The following features of BigQuery enable users to efficiently interact with GDELT data sets:
- Scalability and flexibility: GDELT’s data sets collectively encode tens of trillions of data points in multiple formats. Some data streams, like catalogs of events, such as protests or peace appeals, have highly structured schemas purpose-built for use with RDBMS systems and optimized over decades of use. Other streams, like catalogs of narratives and emotions, represent fundamentally new applications of metadata designed for use at extremely small scales — there is little precedent in encoding at these scales. Adding to the complexity, the number of dimensions to be assessed is constantly growing, requiring a fluid schema capable of constant expansion. Each assessed dimension must encode numeric information, such as its relative proximity to other information, or its intensity. This requires a flexible data format that supports complex nesting, numeric values, and constant expansion, which BigQuery provides.
- Constant addition of new columns: One of GDELT’s data sets involves identifying the presence, context, and intensity of millions of themes and thousands of emotions from each monitored news report. The list of themes and emotions is constantly growing over time, requiring the ability to query and analyze what is effectively millions of dimensions per row, each of which must store numeric values associated with the score. GDELT makes use of BigQuery’s advanced regular expression support for storing data in nested delimited formats and extracting selected values at query time.
- Combined real-time and historic data: Patterns emerging from GDELT’s real-time updates can be considered within the context of historical archives to determine their importance, relevance, and underlying driving forces. Because real-time updates must become available immediately to enable analysis of breaking events, an environment that allows unified querying across both real-time and historical data stores is necessary, which BigQuery supports through streaming inserts.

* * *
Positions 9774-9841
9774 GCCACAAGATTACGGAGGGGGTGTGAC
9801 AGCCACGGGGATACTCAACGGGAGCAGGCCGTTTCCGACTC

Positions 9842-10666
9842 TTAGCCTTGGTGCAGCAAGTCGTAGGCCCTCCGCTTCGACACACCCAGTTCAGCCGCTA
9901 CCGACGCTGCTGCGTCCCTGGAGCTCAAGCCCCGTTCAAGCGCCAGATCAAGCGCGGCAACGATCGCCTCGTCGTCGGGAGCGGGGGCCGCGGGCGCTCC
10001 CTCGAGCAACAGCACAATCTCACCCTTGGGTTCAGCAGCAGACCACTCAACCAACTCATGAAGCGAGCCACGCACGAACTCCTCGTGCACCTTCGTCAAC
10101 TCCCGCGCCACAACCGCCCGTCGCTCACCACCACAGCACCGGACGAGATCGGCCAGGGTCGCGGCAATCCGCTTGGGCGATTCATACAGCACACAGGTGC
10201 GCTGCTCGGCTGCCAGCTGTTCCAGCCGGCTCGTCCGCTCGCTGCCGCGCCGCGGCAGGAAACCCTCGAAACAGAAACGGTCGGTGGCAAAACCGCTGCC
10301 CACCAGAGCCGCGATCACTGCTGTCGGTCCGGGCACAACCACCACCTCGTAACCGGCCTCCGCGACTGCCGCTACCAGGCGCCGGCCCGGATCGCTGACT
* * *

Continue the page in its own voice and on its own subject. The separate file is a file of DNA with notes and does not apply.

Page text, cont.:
- Adhoc index-free search over many columns: One of GDELT’s data sets is a 37-year-old archive of global events totaling more than 310 million rows and 59 columns. Queries typically combine many columns, with each query accessing a different combination of columns. No single column or set of columns offers sufficient reducing power, making it impossible to use a traditional indexed RDBMS model and instead requiring an index-free query processing model like that used by BigQuery.
- Public access: All GDELT data streams are freely available as open data. This means it needs to run on a platform that separates resources related to data hosting and management from those related to querying. BigQuery allows datasets to be made publically accessible.
- Advanced computation: GDELT queries often involve sophisticated logic, such as pairing themes with locations in a given document, potentially requiring the processing of terabytes of data to output a final geographic histogram for mapping. As such, GDELT needs to be able to execute equally sophisticated control flows and algorithms entirely within the database platform itself, bringing the computation to the data. BigQuery’s user-defined functions make this possible.